One of English football’s most lauded players, he was the top scorer at the 1986 World Cup and finished his international career with 48 goals in 80 games for England.

After retiring from a career that included stints with Barcelona, ​​Tottenham, Everton and Leicester, Lineker became one of the UK’s most influential media figures and the BBC’s highest-paid star, earning 1, 35 million pounds ($1.6 million) last year.

An avid social media user with 8.7 million Twitter followers, Lineker has long irritated centre-right politicians and activists with his liberal views, including criticism of Britain’s decision to leave the European Union.

The latest controversy began with a tweet on Tuesday from Lineker’s account describing the government’s plan to detain and deport migrants arriving by boat as “an immeasurably cruel policy aimed at the most vulnerable people in language that it is not dissimilar to the one used by Germany in the 30s.”

The Conservative government called Lineker’s Nazi comparison offensive and unacceptable, and some MPs said he should be sacked.

In his statement on Saturday, Sunak doubled down on his party’s policy.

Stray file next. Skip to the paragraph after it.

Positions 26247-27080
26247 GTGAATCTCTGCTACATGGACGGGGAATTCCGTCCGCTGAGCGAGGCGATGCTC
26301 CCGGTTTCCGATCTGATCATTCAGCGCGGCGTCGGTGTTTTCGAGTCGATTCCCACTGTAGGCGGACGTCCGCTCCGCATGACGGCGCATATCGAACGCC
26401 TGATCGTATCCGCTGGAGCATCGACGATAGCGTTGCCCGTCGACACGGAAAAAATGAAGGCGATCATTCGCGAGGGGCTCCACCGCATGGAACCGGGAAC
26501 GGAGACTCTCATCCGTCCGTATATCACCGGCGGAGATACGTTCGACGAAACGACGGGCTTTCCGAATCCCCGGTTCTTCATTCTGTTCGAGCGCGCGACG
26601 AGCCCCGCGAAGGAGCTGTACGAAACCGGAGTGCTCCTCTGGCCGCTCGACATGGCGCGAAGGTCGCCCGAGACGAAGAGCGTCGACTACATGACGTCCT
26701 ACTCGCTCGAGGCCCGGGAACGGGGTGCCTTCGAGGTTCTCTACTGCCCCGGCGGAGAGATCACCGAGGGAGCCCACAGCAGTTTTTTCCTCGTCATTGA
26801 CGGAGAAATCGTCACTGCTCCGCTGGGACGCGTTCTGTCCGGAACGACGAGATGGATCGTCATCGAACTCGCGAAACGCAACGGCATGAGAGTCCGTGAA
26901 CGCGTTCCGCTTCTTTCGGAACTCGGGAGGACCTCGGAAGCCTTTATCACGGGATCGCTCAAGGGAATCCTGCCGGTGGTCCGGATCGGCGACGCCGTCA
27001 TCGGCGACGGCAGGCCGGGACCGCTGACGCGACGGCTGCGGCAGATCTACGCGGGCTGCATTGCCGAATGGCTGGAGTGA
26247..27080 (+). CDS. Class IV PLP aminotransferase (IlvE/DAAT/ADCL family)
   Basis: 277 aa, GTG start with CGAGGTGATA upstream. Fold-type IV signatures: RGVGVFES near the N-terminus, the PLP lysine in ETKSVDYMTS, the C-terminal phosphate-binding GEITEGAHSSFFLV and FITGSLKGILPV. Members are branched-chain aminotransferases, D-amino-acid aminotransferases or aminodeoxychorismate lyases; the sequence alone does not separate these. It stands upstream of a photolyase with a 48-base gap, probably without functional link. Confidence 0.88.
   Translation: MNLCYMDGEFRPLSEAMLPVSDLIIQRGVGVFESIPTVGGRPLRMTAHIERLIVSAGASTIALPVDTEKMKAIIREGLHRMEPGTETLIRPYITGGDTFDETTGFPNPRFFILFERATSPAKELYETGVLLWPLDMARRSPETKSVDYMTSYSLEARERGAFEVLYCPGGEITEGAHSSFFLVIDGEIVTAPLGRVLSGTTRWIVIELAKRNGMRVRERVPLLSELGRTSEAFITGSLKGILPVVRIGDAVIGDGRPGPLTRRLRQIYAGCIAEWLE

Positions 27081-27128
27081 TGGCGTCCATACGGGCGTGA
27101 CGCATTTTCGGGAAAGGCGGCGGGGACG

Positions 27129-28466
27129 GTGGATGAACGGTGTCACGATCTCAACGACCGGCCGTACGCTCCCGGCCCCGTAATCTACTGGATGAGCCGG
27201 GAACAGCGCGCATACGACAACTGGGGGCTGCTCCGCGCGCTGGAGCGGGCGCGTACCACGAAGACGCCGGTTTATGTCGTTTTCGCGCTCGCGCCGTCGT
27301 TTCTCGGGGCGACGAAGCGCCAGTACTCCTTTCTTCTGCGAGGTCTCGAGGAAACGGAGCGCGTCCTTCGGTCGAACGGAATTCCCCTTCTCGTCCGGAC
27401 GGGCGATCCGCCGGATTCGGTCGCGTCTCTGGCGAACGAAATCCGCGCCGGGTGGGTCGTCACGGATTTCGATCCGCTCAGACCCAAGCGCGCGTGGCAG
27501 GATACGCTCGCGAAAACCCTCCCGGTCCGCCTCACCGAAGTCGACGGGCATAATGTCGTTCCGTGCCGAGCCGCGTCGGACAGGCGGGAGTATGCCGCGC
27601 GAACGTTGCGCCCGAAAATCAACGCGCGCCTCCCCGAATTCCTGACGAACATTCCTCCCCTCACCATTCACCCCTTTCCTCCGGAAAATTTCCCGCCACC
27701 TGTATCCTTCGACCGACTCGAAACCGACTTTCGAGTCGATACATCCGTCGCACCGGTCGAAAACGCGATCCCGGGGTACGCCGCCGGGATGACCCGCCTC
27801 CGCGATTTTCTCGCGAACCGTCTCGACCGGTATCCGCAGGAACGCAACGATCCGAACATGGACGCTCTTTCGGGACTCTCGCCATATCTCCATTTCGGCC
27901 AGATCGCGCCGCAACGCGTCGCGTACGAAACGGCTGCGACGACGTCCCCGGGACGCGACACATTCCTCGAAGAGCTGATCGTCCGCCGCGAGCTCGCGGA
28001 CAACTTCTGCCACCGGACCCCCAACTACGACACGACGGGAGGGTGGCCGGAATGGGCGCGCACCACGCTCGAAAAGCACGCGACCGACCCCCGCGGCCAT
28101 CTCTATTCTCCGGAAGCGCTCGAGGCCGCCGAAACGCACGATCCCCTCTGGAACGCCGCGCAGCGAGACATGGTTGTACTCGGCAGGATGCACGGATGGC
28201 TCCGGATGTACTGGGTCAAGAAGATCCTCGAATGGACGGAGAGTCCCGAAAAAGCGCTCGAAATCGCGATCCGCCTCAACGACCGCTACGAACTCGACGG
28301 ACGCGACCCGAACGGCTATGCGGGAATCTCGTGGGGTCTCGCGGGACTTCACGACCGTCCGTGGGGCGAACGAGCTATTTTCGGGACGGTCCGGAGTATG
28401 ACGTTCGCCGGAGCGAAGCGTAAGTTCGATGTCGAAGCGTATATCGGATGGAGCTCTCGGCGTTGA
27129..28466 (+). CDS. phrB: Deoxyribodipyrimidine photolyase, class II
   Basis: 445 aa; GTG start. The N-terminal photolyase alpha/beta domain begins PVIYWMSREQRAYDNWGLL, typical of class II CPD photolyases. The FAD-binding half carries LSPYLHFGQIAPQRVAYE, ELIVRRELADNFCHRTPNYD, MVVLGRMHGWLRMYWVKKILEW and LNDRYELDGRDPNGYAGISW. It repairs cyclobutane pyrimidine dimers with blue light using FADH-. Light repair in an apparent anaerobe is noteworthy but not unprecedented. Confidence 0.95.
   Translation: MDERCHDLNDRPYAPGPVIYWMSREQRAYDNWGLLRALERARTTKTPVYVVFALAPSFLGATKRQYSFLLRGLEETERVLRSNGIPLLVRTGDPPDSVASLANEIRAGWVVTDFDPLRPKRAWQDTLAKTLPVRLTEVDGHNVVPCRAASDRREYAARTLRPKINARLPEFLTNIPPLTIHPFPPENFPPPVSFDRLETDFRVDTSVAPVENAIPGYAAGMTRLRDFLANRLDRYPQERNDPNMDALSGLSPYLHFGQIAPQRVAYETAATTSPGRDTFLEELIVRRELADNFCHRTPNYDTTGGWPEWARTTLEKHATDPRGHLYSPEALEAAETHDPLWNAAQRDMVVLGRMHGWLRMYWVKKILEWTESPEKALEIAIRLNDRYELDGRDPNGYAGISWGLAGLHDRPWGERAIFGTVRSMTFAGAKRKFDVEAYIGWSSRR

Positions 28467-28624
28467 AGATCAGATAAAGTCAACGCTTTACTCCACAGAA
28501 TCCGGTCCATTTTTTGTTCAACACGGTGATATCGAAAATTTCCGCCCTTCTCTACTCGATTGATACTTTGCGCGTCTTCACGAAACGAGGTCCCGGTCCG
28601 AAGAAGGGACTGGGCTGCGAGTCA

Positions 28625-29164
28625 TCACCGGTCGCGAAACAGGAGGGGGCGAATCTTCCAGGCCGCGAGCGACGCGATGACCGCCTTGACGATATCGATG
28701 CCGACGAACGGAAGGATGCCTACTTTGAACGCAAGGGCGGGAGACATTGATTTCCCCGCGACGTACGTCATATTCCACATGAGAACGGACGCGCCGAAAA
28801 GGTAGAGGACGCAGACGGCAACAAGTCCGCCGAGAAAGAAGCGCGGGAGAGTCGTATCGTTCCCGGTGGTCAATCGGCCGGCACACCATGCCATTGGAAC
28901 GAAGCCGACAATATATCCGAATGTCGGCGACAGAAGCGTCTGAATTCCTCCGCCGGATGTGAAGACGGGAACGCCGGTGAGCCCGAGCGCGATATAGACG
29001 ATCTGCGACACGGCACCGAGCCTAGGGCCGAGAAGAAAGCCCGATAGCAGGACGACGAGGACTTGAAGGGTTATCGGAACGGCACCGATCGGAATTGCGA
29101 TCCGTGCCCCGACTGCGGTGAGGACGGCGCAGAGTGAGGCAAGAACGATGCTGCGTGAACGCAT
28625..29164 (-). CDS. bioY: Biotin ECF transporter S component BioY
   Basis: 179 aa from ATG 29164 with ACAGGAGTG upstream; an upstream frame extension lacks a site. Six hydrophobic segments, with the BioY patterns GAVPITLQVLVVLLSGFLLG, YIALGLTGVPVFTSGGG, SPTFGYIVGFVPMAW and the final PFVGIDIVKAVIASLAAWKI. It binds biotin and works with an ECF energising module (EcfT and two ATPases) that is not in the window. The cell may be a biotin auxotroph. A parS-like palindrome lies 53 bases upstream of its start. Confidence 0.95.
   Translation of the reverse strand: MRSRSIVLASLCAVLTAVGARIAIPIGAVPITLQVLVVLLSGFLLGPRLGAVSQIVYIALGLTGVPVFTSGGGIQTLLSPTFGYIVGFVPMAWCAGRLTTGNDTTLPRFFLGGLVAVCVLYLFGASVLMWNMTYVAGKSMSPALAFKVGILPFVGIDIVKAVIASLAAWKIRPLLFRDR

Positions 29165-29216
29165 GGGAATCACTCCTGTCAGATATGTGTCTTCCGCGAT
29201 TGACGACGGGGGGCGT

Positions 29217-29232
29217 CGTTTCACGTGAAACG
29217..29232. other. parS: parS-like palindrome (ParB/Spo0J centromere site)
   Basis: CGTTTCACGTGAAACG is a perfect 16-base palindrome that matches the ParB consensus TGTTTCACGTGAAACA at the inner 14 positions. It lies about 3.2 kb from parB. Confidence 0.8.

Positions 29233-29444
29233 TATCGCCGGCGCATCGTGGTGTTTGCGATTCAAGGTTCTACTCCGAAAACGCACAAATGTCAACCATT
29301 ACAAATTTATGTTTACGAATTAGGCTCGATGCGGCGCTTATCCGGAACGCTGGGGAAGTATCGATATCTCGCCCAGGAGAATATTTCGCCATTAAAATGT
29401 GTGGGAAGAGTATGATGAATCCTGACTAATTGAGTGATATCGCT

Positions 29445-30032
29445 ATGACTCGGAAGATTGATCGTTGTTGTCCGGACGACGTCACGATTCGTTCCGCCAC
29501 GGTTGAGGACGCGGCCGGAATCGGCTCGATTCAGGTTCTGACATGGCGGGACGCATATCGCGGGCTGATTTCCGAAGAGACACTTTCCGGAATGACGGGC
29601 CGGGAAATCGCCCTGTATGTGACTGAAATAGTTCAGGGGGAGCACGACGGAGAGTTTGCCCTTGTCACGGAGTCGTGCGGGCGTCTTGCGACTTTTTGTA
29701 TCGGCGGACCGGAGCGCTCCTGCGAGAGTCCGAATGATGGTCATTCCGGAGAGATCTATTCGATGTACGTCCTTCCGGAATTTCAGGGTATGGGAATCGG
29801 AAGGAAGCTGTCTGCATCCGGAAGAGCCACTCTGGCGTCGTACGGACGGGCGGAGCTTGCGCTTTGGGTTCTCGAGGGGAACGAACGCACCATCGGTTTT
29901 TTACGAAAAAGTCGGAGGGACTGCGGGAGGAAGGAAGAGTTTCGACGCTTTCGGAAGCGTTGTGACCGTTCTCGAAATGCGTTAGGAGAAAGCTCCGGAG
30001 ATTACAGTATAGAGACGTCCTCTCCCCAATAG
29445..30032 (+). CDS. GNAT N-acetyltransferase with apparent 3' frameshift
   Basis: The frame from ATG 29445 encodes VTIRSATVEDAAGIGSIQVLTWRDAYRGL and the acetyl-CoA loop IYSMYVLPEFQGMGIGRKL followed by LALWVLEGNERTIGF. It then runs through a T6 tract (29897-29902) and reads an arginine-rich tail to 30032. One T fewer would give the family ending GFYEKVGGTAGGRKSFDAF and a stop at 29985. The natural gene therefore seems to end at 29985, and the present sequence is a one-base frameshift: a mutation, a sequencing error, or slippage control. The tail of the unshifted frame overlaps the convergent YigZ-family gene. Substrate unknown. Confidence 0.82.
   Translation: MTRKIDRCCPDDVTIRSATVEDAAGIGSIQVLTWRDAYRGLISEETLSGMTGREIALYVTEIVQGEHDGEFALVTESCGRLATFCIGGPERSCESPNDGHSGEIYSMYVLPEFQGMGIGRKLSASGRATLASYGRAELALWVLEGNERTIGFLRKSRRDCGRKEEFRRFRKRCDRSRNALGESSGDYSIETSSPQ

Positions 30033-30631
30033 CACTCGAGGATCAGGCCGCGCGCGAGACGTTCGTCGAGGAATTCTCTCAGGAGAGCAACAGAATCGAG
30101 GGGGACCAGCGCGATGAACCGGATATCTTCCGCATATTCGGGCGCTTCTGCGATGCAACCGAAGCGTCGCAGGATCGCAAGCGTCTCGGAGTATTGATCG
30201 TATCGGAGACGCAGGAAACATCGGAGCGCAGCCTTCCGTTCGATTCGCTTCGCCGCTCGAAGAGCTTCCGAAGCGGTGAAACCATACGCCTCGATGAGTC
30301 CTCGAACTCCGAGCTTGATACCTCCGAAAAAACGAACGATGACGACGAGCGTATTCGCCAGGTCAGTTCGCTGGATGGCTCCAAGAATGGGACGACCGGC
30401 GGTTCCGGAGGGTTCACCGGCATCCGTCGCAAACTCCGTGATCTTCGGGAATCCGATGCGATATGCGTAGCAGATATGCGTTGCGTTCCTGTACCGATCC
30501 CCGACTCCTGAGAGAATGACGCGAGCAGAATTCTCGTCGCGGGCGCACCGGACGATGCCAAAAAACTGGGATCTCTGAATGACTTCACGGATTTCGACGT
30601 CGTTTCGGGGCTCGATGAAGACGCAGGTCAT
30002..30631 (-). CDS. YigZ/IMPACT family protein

“As Prime Minister”, he said: “I have to do what I believe is right, respecting that not everyone will always agree. That is why I have been unequivocal in my approach to stop the boats” .

Sunak said it was the only way to “break this cycle of poverty once and for all.”

“There are no easy answers to solve this problem,” he added, “but I believe that leadership is about making hard decisions to solve problems. I know that not everyone always agrees, but I believe that this is right and right.”

On Friday, the BBC said Lineker would “withdraw” from “Match of the Day” until he has “an agreed and clear position on his use of social media”. Lineker has yet to comment publicly, and on Saturday he went to his hometown of Leicester to watch Leicester City play Chelsea in the Premier League. He was greeted with cheers from passers-by as he arrived for a match that Chelsea won 3-1.

The 100-year-old BBC, which is funded by a license fee paid by all households with a television, has a duty to be impartial in its news coverage, and BBC staff are not prevented from expressing political views .

Lineker, as a freelancer who does not work in news or current affairs, is not bound by the same rules, and has sometimes pushed the boundaries of what the BBC considers acceptable. Last year, the BBC found that Lineker had breached impartiality rules with a tweet about alleged Russian donations from the Conservatives.

The BBC’s neutrality has come under recent scrutiny over revelations that its chairman, Richard Sharp – a Conservative Party donor – helped arrange a loan for Prime Minister Boris Johnson in 2021, weeks before Sharp was appointed to the BBC post on the recommendation of the government.

Former BBC director-general Greg Dyke said the network was “undermining its own credibility” by appearing to bow to government pressure.

Keir Starmer, leader of the main opposition Labor party, said the BBC was “caving in” to political pressure from Tory MPs.

“They got this wrong and now they are very, very exposed,” he said.